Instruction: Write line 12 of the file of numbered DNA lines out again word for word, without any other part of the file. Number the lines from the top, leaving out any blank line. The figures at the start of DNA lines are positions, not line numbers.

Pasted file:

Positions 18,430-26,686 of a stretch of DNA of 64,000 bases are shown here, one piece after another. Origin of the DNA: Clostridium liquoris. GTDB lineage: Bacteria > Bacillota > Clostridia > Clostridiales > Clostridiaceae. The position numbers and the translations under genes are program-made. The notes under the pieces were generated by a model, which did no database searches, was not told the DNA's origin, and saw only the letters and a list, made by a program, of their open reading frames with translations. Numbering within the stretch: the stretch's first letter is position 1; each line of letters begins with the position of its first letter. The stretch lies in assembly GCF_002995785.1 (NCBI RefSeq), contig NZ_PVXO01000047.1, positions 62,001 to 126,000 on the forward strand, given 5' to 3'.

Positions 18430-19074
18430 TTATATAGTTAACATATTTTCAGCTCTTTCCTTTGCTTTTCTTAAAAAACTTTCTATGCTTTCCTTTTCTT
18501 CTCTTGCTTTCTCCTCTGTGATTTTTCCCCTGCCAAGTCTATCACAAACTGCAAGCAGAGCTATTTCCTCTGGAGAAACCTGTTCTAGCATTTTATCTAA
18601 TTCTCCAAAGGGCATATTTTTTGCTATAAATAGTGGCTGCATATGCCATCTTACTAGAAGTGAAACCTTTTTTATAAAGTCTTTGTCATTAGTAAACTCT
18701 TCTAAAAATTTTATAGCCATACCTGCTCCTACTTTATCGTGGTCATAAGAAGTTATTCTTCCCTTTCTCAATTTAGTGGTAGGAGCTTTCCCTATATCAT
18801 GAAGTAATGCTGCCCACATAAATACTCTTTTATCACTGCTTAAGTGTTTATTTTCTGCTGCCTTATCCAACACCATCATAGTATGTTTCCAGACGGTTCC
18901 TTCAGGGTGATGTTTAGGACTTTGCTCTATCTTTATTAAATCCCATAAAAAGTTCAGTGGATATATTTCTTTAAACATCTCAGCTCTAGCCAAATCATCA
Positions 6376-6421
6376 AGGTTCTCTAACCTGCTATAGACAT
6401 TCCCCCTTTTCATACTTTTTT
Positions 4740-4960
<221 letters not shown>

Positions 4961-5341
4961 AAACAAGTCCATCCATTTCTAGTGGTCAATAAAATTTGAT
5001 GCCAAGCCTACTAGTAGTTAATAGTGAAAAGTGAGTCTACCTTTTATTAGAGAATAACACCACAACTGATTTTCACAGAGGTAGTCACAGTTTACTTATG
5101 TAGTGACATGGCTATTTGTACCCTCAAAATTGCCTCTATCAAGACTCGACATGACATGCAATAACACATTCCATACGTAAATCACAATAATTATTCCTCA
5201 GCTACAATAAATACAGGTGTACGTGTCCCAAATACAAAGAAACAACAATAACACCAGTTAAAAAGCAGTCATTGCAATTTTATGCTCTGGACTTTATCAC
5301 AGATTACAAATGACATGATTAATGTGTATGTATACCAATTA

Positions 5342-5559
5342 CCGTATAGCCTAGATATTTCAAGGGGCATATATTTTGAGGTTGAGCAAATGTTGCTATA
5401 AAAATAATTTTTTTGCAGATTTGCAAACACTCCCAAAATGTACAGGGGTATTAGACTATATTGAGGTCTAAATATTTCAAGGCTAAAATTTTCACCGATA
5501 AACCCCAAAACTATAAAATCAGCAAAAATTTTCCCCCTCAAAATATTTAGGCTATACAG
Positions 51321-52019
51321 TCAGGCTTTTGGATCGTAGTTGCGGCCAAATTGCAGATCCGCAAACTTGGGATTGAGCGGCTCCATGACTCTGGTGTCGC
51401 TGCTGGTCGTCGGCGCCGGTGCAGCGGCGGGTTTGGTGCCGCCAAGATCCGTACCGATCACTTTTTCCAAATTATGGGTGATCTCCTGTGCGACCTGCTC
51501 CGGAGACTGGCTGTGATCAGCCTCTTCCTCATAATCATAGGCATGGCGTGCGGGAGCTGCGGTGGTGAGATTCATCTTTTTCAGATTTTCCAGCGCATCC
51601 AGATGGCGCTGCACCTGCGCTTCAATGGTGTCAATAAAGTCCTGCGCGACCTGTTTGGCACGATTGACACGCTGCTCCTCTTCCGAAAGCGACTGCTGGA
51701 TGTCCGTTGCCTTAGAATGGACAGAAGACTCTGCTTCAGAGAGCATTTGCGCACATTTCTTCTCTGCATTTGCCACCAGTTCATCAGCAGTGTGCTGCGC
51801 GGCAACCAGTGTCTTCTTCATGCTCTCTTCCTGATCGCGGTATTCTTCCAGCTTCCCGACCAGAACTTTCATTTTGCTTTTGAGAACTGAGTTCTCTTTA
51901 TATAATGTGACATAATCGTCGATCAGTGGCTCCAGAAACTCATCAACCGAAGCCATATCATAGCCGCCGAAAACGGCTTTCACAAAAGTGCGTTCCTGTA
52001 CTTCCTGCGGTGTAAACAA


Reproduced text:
Positions 4740-4960